Were the need to arise, Brian Tischler could simultaneously sip coffee in a café in Vienna, Austria while using his smartphone to steer a tractor across his 2,500-acre farm in Mannville, Alta, writes Naomi Powell at the Regina Leader-Post. Tischler, 55, is the inventor of AgOpenGPS, an open source software for autonomous tractors that has been downloaded thousands of times by farmers located in places as far afield as Lithuania, Africa, and South America. It’s a contribution that has won accolades from media and industry associations alike.
Yet when it comes down to the business of farming, Tischler is quick to shrug off its importance. “It hasn’t really improved productivity on the farm, and it hasn’t allowed me to relax because I still have to keep an eye on it,” he said. “It’s a lot harder than we think to apply technology to farming in a way that truly helps farmers. That’s the challenge.”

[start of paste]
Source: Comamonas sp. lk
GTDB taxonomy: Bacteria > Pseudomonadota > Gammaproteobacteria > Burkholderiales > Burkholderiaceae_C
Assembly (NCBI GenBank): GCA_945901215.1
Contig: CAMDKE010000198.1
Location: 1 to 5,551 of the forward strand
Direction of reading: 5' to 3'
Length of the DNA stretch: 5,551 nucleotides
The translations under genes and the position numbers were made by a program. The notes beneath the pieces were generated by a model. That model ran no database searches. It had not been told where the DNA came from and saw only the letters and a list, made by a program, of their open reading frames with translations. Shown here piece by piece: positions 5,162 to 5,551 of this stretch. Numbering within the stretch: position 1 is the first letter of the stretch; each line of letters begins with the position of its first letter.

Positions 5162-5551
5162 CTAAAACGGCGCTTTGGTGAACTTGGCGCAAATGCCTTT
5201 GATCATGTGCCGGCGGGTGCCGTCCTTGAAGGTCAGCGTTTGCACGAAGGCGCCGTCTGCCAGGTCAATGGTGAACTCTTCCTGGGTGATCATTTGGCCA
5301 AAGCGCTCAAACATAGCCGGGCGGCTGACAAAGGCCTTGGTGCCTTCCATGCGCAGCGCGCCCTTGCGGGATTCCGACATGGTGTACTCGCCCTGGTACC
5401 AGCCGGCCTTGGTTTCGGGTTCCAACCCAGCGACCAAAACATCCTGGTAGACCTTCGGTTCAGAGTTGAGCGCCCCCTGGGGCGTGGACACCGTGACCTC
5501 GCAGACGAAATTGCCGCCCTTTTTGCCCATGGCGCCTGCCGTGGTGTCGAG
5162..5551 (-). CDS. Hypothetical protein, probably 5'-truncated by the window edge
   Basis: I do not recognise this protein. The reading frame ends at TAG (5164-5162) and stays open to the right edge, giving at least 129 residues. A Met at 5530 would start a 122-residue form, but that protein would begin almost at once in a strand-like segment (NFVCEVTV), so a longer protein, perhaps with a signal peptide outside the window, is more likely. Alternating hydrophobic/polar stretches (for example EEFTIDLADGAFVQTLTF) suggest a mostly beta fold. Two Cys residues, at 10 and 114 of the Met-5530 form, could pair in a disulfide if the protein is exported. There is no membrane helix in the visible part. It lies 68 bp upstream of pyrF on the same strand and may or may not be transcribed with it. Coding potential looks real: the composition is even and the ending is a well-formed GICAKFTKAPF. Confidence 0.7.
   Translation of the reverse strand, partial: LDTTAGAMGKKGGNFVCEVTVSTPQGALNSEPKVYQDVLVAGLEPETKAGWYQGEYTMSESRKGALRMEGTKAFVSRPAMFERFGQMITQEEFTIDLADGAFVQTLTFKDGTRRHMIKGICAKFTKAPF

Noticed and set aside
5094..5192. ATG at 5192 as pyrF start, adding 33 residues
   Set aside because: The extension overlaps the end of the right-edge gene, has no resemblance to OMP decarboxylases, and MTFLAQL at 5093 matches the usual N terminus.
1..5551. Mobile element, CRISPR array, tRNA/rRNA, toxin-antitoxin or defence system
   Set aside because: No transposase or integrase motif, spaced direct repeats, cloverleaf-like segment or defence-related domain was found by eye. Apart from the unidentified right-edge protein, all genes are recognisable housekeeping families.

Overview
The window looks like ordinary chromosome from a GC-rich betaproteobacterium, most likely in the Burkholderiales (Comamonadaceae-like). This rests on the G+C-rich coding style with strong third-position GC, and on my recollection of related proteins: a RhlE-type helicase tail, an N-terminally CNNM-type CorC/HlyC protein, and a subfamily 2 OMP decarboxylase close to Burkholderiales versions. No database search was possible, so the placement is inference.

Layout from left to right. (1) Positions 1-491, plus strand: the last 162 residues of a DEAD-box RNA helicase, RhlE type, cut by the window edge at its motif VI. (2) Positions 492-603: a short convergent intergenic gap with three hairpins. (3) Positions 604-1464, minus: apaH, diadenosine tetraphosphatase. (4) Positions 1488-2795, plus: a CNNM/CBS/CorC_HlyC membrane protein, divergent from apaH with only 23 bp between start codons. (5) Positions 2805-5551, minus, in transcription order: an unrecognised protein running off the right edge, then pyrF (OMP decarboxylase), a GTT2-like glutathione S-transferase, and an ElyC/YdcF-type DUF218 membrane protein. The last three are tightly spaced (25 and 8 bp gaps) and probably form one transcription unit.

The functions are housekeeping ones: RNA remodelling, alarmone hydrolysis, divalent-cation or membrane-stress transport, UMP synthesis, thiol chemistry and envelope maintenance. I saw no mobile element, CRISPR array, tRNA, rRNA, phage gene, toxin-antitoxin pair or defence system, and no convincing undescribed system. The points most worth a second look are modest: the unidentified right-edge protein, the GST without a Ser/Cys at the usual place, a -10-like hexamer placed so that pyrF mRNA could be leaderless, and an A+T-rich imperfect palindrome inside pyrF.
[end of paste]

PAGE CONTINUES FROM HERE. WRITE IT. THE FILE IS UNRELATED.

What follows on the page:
How farmers like Tischler manage data and technology could determine the future of Canadian agriculture, according to a new study from RBC researchers and economists. Indeed, the sector could inject an additional $11 billion into Canada’s economy by 2030, pushing its total contribution to $51 billion – enough to eclipse both aeronautics and auto assembly in overall importance, the study finds. But seizing on a “fourth agricultural revolution” that emphasizes data over manual labor will mean boosting investments in technology, addressing a looming labor shortage and bridging a gaping skills deficit.